I think writing for yourself and then realizing that you are going to do a team leader. I’ll never forget the first time I rehearsed with Matt. I know it sounds stupid, but there was that moment when I was like, “Oh, right, you’re Matt Damon, a major movie star.” And there that moment where I was like, “What are you going to do with the part?” And he was like, “What are you going to do with the part?” So even though we had written it, we had never talked about how each person was going to do the part, which was really bizarre.
There’s a surprise twist in the movie. Without giving away any spoilers, can you say at what point in the writing process did that idea came to you and Matt?
That was one of the first things. We structured out the whole idea, and that was the big idea. We had that built-in from the beginning, which was always our intention. It was to show that any decision that’s made for you is not a good feeling or necessarily a decision that is right for you.
We had the entire structure before we started writing. So the structure of the story and the characters were pretty much there and ready to go after a week or two of writing. And then we jumped into the dialogue.
As a producer, how did your process change when Gus Van Sant became the director of “Promised Land” instead of Matt Damon?
Matt says that the best thing he ever did as a producer was firing himself as a director. The process changed dramatically. Believe it or not, it was 18 hours from the time he bailed and the time we got Gus. So for 18 hours, I thought it was the end of the movie, because not only was Matt bailing on us as a director but we had the whole movie funded because he was directing.
So Warner Bros., which generously offered to finance the movie, this isn’t necessarily a Warner Bros. movie, as far as this budget-wise, but they were doing it for Matt. So when he bailed as a director, we lost the financing [from Warner Bros.] too. That was one hell of a way to go into go into a Christmas break.
But then the next day to have Gus come on … Gus was that name that when people said, “Who would you want to work with?,” it was always Gus. That was the top name on my list. For me, obviously being from Boston, “Good Will Hunting” was one of the best movies I’ve seen. It’s the flag we fly.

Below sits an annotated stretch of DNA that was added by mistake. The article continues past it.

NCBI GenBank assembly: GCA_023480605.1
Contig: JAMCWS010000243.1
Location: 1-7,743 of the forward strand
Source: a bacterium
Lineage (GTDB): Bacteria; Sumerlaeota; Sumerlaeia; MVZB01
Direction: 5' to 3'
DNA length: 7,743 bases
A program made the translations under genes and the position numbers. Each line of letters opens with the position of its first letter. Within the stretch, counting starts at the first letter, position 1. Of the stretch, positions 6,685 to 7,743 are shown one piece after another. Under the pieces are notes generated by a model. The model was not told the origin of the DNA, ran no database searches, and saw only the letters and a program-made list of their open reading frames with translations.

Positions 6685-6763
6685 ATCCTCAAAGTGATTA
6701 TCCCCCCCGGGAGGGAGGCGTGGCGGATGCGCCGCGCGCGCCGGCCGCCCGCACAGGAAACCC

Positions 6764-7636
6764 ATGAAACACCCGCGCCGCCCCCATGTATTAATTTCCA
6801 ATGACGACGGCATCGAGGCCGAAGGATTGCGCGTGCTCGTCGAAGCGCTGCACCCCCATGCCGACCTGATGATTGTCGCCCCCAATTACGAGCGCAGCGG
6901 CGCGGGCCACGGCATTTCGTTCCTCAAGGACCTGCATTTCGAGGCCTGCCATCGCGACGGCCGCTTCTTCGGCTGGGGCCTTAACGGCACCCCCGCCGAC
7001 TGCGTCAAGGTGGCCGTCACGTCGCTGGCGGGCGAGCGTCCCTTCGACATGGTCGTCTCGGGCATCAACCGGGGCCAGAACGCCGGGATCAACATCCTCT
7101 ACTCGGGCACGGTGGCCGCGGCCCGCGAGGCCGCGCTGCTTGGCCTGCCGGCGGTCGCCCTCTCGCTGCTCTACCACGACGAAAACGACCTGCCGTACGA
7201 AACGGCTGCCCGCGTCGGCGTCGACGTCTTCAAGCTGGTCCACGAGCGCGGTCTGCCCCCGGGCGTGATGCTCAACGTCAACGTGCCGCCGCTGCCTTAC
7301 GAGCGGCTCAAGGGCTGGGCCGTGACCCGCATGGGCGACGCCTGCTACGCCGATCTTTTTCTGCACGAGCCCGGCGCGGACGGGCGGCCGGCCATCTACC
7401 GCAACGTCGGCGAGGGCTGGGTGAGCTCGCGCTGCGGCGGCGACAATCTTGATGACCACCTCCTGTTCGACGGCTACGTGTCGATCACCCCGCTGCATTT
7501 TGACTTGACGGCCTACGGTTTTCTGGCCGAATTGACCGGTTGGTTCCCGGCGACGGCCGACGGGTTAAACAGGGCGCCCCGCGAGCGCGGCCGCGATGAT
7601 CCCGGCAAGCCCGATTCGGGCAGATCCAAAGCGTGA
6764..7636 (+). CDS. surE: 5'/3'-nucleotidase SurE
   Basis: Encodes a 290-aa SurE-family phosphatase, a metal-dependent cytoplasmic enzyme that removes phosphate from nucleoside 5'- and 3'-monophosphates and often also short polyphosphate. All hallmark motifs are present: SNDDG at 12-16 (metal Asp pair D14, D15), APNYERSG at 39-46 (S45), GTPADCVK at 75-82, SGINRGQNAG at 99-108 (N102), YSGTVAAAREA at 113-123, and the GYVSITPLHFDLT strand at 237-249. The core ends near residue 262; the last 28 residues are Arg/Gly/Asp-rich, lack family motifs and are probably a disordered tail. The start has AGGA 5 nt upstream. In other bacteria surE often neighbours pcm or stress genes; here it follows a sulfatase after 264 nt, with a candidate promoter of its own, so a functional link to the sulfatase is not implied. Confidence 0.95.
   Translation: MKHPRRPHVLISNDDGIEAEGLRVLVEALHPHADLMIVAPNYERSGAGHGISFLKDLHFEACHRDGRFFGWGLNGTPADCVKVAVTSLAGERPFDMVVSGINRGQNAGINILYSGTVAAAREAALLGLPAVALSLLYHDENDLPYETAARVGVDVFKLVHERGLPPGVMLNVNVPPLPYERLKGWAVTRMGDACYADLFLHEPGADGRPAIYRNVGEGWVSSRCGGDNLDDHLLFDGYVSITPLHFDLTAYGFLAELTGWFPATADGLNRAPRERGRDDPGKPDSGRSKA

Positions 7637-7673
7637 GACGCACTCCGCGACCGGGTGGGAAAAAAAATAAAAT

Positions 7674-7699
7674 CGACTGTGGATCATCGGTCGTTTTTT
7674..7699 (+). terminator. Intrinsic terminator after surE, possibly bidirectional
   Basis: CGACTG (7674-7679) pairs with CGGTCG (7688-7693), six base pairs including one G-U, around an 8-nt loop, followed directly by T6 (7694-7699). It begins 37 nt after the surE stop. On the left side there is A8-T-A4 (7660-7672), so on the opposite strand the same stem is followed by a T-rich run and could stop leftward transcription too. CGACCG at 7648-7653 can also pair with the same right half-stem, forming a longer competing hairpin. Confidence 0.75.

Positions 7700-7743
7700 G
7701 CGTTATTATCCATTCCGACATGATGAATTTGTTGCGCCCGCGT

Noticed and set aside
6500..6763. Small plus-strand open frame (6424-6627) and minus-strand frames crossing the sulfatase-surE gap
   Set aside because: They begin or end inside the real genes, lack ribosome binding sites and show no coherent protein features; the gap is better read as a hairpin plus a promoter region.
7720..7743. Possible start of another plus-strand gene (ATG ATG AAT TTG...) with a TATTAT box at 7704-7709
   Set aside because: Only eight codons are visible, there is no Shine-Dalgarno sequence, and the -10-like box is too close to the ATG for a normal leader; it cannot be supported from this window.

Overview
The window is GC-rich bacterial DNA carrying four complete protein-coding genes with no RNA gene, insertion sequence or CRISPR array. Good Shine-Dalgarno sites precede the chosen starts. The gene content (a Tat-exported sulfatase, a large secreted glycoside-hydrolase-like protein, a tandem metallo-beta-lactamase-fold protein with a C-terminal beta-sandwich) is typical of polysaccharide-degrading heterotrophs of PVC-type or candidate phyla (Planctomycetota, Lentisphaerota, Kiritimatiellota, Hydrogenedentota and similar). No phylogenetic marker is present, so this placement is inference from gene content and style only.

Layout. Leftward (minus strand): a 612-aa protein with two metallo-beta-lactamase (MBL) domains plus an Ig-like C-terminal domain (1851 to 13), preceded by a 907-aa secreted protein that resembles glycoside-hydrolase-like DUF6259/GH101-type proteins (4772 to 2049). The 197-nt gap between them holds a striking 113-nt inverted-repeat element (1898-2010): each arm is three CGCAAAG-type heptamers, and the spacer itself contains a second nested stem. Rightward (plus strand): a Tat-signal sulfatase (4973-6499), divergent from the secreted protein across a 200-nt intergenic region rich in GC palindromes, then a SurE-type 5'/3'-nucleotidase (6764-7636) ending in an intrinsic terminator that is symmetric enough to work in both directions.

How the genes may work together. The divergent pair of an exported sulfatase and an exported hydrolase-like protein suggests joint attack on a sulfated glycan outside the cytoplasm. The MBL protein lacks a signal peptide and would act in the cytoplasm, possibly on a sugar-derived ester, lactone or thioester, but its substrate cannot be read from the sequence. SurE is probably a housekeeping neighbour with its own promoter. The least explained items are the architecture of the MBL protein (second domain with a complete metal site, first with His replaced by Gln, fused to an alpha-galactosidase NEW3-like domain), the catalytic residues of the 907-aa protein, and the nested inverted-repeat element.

But for me, “Elephant” changed my life. I think the idea of someone who is willing to take on something so difficult to internalize but then do it in such a beautiful and real way, you were affected in ways that movies don’t affect you often. His power in setting up a world and casting and finding people in a world who are very genuine to a situation is one of the things he’s a poet at.
Even Matt says the same thing that I would, which is that everything changed once we got Gus. People ask, “Are you going to direct?” It’s something I might do again at some point, but truly, when you see someone like Gus direct, you realize that you should take your time … It’s a huge responsibility but also a vey, very specific, wonderful learned ability and not something that anybody can do. I learned that very quickly from watching him.
Can you talk about the big argument scene between Steve Butler and Dustin Noble?
That was the first scene we shot. What we did was we kind of did this thing where — I feel this way — there’s a male high-school thing that never leaves you. I think that no matter where you get to in any career, or what you achieve as a person, or whether you grow as an adult, there’s always that small part of you that will go right back to being on the schoolyard at recess: that thing of you just want to win; you just want to beat this guy. And so for us, that scene was so funny because it became very personal.
And Matt’s character not only wanted to beat the environmentalist, he wanted to beat this guy specifically. He hated him. And so that was so much fun to play because we saw his anger taking over and how he was very not cool. Fran [McDormand] in the scene before showed that with a little bit of calm and a clear head, anybody could’ve deployed better tactics.
And so for us, it being the first scene was terrifying. That was the day that it was like, “What are you going to do?” It was weird. So part of it felt like it was jumping. I didn’t even know the words that I was saying, because it was such that “big moment” for me.
He had already been working for a couple of days, but then there was that thing of, “What kind of chemistry do we have on camera?” The first take, I broke [into laughter]. I was like, “Oh great. I’m the kid who, the first time I’m working with Gus, is the guy who screws up the take.” It was right at that moment, I laughed so hard because the way [Matt] said it was so heartfelt, I actually thought he was going to punch me in the face.
Have you thought about writing a screenplay that would star your wife, Emily Blunt? And would you want to co-star with her in that project?
Oh wow. First of all, it would be a tremendous honor to work with her at all. To write for her would be terrifying because I wouldn’t want to screw anything up. I would work with her in a heartbeat, and we talk about what we would want to do.
It would have to be the right project. It would have to be something really special. Obviously, the thing would be, “Is the story of us working together bigger than the story in the movie?” And that’s one thing we don’t want to do. We want it to be special.